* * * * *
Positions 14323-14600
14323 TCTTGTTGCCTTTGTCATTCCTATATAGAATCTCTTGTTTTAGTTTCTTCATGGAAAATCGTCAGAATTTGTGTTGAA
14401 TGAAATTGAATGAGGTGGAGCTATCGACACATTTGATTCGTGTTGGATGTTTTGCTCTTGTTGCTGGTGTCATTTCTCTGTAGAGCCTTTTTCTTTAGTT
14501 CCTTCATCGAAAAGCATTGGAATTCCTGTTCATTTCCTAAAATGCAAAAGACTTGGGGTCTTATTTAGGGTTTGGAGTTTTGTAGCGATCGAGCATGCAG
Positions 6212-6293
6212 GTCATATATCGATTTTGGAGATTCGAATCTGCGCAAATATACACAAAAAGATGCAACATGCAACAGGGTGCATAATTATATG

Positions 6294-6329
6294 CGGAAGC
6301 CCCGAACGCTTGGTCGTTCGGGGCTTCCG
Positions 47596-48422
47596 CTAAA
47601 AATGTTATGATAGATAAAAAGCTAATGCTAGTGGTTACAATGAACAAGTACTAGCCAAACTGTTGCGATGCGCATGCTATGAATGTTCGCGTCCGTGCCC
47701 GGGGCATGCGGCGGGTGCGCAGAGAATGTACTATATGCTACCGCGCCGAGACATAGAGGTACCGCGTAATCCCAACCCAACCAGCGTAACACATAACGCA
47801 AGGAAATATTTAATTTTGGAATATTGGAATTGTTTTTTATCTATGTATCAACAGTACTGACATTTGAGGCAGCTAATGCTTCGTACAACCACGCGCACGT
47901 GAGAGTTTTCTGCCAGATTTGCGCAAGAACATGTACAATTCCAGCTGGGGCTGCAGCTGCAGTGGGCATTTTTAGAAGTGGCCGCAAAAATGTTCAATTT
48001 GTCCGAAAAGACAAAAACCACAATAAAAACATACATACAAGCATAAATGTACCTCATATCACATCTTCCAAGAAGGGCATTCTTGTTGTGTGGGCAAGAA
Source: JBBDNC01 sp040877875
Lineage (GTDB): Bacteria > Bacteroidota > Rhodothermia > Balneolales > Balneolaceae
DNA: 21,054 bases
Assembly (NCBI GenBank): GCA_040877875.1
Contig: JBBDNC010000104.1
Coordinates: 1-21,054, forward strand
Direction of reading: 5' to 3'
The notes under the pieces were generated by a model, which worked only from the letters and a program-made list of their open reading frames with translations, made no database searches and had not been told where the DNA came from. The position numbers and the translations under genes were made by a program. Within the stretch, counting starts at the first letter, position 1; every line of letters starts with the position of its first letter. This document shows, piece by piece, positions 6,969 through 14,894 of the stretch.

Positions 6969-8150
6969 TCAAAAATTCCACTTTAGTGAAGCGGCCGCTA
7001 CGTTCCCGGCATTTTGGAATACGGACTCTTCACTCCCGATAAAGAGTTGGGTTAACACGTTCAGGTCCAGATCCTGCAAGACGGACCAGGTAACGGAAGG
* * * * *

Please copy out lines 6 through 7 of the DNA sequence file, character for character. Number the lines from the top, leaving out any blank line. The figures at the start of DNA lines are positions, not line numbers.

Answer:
6212 GTCATATATCGATTTTGGAGATTCGAATCTGCGCAAATATACACAAAAAGATGCAACATGCAACAGGGTGCATAATTATATG

Positions 6294-6329